FEYERICK: Anna Nicole Smith's daughter is following in her late mother's footsteps, modeling in an ad campaign for Guess. Dannielynn Birkhead is all of six years old now and she's working for the same label that put her mom on the map. Nischelle Turner is following big entertainment headlines from Los Angeles. Hi, Nischelle. So, is this the beginning of a big modeling career?

NISCHELLE TURNER, HLN CORRESPONDENT: You know, Deb, it very well could be. But you know, at this stage, people seem to just be more concerned about six-year-old Dannielynn Birkhead more than anything else. You know, Guess has put her in some ads, which her father, Larry, is saying was an homage to her mother.

And Larry's been quoted in a few different places saying that he doesn't see her stepping into her mother's shoes just yet. With this family, you know, at the very least, a lot of people are raising their eyebrows over this. The ads themselves, they're very innocent. But what's a little unnerving is just how much she's starting to look like her mother, especially when she poses.

Now, Guess says this is the first for them. They say that they're having a legacy model for them. And it's good traction, good marketing, because, I mean, Deb, we're talking about it this morning, right?

FEYERICK: What's amazing, she really does look like her mom. It's unbelievable.


FEYERICK: Wow, wow. Listen, she got good genes there. And you're also following, and this is amazing, this "Two and a Half Men" controversy. And this time, it doesn't involve Charlie Sheen.

TURNER: Imagine that, right? No Charlie Sheen when we're talking about a controversy with "Two and a Half Men." This one, though, is all about Angus T. Jones. He grew up playing Jake Harper on the show. He's now telling people not to watch "Two and a Half Men." Now, he is apparently discovered religion in a very big way and he appeared in this video where he denounces the show that actually made him famous. Listen to this. It is amazing.


ANGUS T. JONES, ACTOR: Man, please stop watching "Two and a Half Men." I'm on "Two and a Half Men." I don't want to be on it. Please stop watching it. Please stop filling your head with filth.


TURNER: Surprising for fans of the show to see him talking about his faith, first of all, and that's so different from his character. Now, Jones says in the video that he's actually still under contract with the show. We reached out to CBS for reaction to this and maybe a hint as to what the show's going to do now, and, of course, they're being tight-lipped.

They don't have any comment about this. The last time there was a controversy with the show, it led to Charlie Sheen's departure, but it didn't hurt the ratings because Ashton Kutcher took over, and then, everything seemed to go on as fine. But, you know, this morning, I have to think that Jon Cryer just has to be wondering what next? Am I going to be the last man standing on this show?

FEYERICK: That's right. Is he the only one who sees the value in a day jobagent? Oh, my goodness. Well, Angus T. --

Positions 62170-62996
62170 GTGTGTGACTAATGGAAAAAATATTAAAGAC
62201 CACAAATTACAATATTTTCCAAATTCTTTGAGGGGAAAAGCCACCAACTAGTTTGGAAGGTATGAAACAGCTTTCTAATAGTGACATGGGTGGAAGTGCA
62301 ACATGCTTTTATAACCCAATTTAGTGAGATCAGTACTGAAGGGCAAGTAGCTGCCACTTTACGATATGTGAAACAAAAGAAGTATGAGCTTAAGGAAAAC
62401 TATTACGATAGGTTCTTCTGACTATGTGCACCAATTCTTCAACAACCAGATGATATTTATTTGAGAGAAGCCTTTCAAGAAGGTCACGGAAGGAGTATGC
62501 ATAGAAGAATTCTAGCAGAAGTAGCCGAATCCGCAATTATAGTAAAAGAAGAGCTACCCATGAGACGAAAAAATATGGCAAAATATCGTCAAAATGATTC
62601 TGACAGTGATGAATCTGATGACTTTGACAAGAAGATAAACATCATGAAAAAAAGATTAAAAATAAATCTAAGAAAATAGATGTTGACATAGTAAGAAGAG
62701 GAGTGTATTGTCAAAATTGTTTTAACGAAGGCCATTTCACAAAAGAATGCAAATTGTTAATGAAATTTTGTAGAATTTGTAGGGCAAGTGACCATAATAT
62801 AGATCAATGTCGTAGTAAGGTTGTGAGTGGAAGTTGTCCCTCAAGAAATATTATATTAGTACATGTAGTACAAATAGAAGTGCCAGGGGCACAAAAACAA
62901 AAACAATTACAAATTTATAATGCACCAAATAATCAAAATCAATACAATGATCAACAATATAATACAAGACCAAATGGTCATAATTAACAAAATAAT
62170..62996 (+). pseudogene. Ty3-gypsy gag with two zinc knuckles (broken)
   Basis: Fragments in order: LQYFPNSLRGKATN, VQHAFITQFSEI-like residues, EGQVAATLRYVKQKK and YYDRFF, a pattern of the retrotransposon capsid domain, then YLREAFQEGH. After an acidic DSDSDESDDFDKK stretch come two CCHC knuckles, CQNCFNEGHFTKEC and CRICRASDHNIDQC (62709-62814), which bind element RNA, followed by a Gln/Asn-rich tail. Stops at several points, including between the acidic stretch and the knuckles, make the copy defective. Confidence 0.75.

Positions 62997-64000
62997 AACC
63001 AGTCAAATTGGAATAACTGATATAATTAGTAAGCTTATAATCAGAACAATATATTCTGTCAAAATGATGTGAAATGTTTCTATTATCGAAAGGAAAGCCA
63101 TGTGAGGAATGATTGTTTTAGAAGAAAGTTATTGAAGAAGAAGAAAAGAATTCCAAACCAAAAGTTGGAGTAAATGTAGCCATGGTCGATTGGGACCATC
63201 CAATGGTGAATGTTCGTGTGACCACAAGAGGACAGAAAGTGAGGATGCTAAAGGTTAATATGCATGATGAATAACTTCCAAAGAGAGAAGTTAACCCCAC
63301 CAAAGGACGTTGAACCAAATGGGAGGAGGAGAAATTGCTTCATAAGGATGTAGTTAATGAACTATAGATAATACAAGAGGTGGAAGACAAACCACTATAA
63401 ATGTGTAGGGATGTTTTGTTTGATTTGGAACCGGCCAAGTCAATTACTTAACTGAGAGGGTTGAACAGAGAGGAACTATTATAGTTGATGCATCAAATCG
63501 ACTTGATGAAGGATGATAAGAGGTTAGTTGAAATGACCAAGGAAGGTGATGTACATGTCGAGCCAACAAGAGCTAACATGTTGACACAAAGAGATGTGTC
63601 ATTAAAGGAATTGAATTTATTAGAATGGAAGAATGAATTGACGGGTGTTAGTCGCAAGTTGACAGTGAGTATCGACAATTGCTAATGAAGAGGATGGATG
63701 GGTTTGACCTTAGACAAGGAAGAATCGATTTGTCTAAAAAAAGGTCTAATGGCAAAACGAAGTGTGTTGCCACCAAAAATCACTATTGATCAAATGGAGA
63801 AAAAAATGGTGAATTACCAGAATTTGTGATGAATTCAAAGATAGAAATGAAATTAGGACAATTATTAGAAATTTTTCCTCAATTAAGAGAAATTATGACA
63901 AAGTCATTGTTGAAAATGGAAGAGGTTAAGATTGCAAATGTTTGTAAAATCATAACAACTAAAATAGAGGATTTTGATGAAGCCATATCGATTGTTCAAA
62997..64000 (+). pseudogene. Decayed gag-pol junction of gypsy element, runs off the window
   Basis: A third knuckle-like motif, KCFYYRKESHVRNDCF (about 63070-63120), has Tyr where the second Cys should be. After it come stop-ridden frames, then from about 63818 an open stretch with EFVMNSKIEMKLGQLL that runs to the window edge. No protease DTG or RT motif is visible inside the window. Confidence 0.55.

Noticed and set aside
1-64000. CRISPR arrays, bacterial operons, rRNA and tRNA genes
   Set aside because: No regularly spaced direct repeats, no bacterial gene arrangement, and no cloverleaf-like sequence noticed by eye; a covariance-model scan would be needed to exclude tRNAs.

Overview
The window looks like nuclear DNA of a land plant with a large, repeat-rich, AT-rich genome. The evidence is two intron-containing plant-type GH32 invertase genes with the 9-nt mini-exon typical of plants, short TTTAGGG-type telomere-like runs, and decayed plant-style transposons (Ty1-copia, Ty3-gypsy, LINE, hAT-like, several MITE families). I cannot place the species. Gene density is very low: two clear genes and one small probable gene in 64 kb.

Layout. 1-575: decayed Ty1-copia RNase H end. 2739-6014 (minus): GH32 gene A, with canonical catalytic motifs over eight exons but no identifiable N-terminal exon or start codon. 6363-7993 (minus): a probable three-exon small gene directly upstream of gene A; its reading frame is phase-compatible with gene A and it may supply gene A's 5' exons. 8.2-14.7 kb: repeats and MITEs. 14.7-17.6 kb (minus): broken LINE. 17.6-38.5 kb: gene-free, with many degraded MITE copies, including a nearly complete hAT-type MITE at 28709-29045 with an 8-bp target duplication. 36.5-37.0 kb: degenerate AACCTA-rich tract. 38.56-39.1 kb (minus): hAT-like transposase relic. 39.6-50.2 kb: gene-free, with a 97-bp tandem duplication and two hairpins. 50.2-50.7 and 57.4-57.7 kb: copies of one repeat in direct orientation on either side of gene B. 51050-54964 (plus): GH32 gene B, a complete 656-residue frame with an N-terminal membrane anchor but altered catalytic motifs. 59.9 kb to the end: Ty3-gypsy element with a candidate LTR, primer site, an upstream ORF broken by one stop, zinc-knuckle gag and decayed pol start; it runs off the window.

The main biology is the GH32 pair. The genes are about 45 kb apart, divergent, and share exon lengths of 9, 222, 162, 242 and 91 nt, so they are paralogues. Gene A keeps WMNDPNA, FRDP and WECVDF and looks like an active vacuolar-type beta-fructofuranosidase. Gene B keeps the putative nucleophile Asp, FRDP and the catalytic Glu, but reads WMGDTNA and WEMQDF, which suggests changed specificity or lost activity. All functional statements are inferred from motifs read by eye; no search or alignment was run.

FEYERICK: He's probably actually going to college next season.

TURNER: You know, and he looks -- if you watch the show over the years, you see him now, and you remember that little boy that started on the show, and you just say, wow!


TURNER: Goodness.

FEYERICK: How they change. How they grow up. All right. Well Nischelle Turner, always great to see you. Thanks so much.

TURNER: You, too.

SAMBOLIN: How much does he make per episode?

FEYERICK: Yes. You know, I don't even want to think about it, actually.

SAMBOLIN: Unbelievable.

FEYERICK: Well, that money is going to send his kids to college when he has kids.

SAMBOLIN: Yes. True.

All right. Too early for Christmas but just in time to probably mess with your travel plans today. Coming up, cold, wet weather moves into the northeast.

Hey, folks, if you're leaving the house right now, you can watch us any time on your desktop, on your mobile phone, just go to


SAMBOLIN: Welcome back. Forty-nine minutes past the hour. Time for your top stories this morning.


SAMBOLIN (voice-over): The House returns for its lame duck session today, and with 35 days left until we reach the fiscal cliff, several top Republicans say they're willing to break their no-tax pledge to get a spending plan passed in time. But House leaders still have no talks scheduled with the White House.

FEYERICK (voice-over): U.N. ambassador, Susan Rice, facing her critics on Capitol Hill today. She's meeting with three Republican senators, and they're going to discuss comments she made about the deadly attack in Benghazi in the immediate aftermath of the incident. Rice maintained she made it aftermath of the incident. Rice maintained she made it clear the information she had at that time was only preliminary.

SAMBOLIN: And tragedy in Northern California. Police say three members of a family drowned while trying to save their dog, which got caught in rough surf. A 16-year-old boy was pulled under by all the powerful waves. His parents tried to save him, but did not survive, either. The dog eventually made it back to shore on its own. Can you believe that story?

FEYERICK: Heartbreaking. Just heartbreaking.

Well, Monday night football action in Philadelphia, Eagles and Panthers, two of the worst teams in the NFL. It was a big night for Carolina Panthers quarterback, Cam Newton. He threw for two touchdowns and ran two touchdowns in himself as he led the Panthers to a 30-22 win over Philly.